As it turns out, the commentaries to this story explain the depths of humor. I’d like to share some of them with you. Firstly, the Talmud says (Eruvin 65b) that one of the four ways to identify a person is by what he laughs about. People will often tell jokes about things they’re too inhibited to discuss openly. So their jokes may tell more about their essence than their serious speech. Furthermore, humor requires a certain objectivity. When a person can laugh at something, it indicates that he’s not too involved in it. As we often see, the butt of the joke is usually very engrossed in what he’s doing, while countering that ‘It’s not funny’!

Humor is all about incongruities. One such incongruity is in the most basic force of creation. On the one hand Hashem gives (חסדים) and on the other hand He holds back (גבורות). Ultimately, of course, even Hashem’s withholding has its roots in His giving. This is the ultimate humor, just like the Zohar (2:163a) compares the Yetzer Hara (Evil urge) to a prostitute that the king hires to seduce his son. The prostitute is working for the king, and really doesn’t want the prince to succumb, so the whole story is really funny. That’s why the Talmud says (Sotah 3a) that a person can’t sin unless a “spirit of foolishness” enters him. Ironically, it’s the jokes and foolishness of the world that give man free will, which enables him to reach higher levels of wisdom.  In a certain sense this entire world, with all of our complexities, is nothing more than a funny game. The Talmud says (Shabbas 30a) that Hashem laughs (Psalms 2:4) with the wicked in this world and with the righteous in the word to come.

“בְּשׁוּב יְהוָה אֶת שִׁיבַת צִיּוֹן…אָז יִמָּלֵא שְׂחוֹק פִּינוּ”

“When Hashem brings back the captives of Zion…our mouths will be filled with laughter” (Psalms 126:1-2)

The ultimate place of laughter is the Holy of Holies, as the Talmud relates (Yoma 69b): When the Men of Great Assembly nullified the evil urge for idolatry they saw it emerge from the Holy of Holies. Since everything ultimately comes from one place, the fact that evil appears so different from holiness is amusing.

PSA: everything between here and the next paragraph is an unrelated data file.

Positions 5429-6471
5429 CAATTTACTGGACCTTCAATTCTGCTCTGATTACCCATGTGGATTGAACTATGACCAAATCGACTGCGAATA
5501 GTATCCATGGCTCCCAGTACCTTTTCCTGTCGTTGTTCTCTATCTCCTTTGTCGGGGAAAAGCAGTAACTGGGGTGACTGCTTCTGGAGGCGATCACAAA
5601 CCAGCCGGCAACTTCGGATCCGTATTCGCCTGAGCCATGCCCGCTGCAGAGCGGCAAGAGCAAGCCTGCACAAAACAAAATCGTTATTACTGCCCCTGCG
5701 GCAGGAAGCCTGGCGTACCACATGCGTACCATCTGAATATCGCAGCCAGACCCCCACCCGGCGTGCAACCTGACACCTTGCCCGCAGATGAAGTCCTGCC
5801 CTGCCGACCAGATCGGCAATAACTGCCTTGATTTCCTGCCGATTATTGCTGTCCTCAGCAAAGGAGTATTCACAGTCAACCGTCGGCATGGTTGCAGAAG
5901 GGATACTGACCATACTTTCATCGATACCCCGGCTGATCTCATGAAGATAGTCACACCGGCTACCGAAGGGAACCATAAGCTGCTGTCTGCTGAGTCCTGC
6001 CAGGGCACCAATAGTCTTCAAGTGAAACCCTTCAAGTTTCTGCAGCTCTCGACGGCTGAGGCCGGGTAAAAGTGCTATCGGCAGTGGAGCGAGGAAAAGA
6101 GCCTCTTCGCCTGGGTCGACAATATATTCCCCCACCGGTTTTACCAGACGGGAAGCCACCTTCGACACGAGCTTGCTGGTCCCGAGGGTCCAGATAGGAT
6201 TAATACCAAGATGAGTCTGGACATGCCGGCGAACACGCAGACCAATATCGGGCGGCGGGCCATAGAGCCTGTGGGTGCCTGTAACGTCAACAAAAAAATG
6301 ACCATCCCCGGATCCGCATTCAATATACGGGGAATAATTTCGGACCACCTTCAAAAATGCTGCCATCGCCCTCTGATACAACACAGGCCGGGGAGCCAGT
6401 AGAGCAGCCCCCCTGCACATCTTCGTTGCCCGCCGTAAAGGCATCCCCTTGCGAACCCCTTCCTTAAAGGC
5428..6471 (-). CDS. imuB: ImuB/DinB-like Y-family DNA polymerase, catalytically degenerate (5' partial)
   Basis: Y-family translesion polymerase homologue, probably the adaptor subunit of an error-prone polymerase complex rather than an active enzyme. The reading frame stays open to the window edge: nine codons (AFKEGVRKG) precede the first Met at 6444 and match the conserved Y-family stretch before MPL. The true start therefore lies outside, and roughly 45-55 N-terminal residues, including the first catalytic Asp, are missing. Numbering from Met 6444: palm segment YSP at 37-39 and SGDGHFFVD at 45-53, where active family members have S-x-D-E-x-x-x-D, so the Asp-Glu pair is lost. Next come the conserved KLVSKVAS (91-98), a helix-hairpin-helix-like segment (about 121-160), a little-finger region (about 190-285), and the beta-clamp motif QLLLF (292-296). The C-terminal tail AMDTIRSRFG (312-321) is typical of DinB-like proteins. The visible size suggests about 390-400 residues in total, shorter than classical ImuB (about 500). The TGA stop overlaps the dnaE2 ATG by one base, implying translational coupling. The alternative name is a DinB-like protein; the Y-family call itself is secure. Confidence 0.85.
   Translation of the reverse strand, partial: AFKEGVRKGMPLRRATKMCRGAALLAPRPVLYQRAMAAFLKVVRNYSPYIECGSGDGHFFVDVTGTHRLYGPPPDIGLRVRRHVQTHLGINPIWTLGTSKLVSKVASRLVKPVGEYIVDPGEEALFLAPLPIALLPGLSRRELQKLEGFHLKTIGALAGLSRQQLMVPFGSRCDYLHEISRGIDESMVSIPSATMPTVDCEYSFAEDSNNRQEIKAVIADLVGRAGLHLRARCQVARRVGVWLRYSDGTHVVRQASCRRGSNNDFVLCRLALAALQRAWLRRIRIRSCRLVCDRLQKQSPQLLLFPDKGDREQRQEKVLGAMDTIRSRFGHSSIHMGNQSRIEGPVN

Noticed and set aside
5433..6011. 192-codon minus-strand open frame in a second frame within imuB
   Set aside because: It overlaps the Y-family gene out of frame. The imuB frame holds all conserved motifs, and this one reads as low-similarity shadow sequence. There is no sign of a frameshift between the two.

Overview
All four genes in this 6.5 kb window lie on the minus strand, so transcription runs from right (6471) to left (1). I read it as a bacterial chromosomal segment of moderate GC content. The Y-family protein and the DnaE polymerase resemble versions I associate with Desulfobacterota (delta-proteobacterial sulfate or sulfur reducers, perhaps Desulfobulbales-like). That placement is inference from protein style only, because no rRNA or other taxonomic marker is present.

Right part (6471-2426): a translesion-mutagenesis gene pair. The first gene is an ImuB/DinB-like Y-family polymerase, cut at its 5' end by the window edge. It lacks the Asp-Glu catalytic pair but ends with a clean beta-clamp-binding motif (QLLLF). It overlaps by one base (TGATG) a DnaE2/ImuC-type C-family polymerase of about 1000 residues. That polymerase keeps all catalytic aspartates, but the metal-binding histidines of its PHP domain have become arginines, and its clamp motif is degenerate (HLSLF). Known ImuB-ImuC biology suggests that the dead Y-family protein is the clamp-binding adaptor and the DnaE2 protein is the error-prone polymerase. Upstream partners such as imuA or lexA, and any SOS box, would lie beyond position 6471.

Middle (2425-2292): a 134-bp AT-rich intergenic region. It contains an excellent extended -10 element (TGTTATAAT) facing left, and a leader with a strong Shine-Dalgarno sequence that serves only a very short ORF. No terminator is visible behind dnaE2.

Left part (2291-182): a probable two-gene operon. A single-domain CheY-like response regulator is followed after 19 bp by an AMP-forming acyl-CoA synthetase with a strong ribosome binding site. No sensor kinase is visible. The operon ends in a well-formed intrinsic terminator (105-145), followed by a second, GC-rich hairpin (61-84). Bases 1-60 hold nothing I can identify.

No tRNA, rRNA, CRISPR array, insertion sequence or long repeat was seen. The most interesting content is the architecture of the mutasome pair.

The Rebbe explained this story with one verse (Isaiah 33:20): “See Zion, the city of our gatherings”. He said that the initial letters of the verse (חֲזֵה צִיּוֹן קִרְיַת מוֹעֲדֵנוּ) spell מְצַחֵק, which means to tell a joke.

A joke can’t be understood logically, but only with a level of consciousness that’s higher than logic. A person laughs at a joke but he doesn’t know why. (Similarly, when a person is lying in shavasana, he might access a level of consciousness and awareness of his body that is higher than logic and understanding). Therefore, it appears that jokes have their origin in Ketter, the most sublime emanation of Godliness that is incomprehensible to man. Zion is a place of our gatherings. This doesn’t only mean that we assemble in Jerusalem thrice yearly. It means that when everything comes together, all of good and evil, truth and lies, body and soul, weak and strong, and even microcosmically in the more trivial exertion of a full-body yoga practice, it comes together in one place. This central place is final and pivotal. This place is where we – physical human beings – can unite with the infinite non-corporeal God of all. This is Zion, the funniest place in the world.

holy of holies



Royal qualities


Hashem runs this world and all the higher worlds via the Ten Divine features, (sefiros). The last and final of these features is called Royalty (Malchus).

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As you can see in the above chart, Malchus is the lowest of all the sefiros. This is because Malchus is the ultimate realization of the other sefiros. All the flow that emanates from the higher sefiros are experienced in Malchus.

One might envision Royalty to have a presumptuous character, as portrayed below in Western society, but this depiction couldn’t be further from the truth.

king james

As discussed in an earlier blog, humility is the key feature of Royalty. In Torah 30 Rebbe Nachman teaches that the higher perceptions of Godliness (שכל עליון) need to be masked in the many filters of, what he calls, lower intellect (שכל תחתון). This lower intellect is an aspect of Malchus, because it’s the experience of the higher intellect. In order to understand this lower intellect, the student has to despise monetary gain (שונא בצע). (It must be pointed out here that in Torah 60 the Rebbe spoke of lofty Torah levels that are unattainable without wealth, so he clearly didn’t recommend not having money, or disposing of ones wealth). So why is hating monetary gain an aspect of Malchus?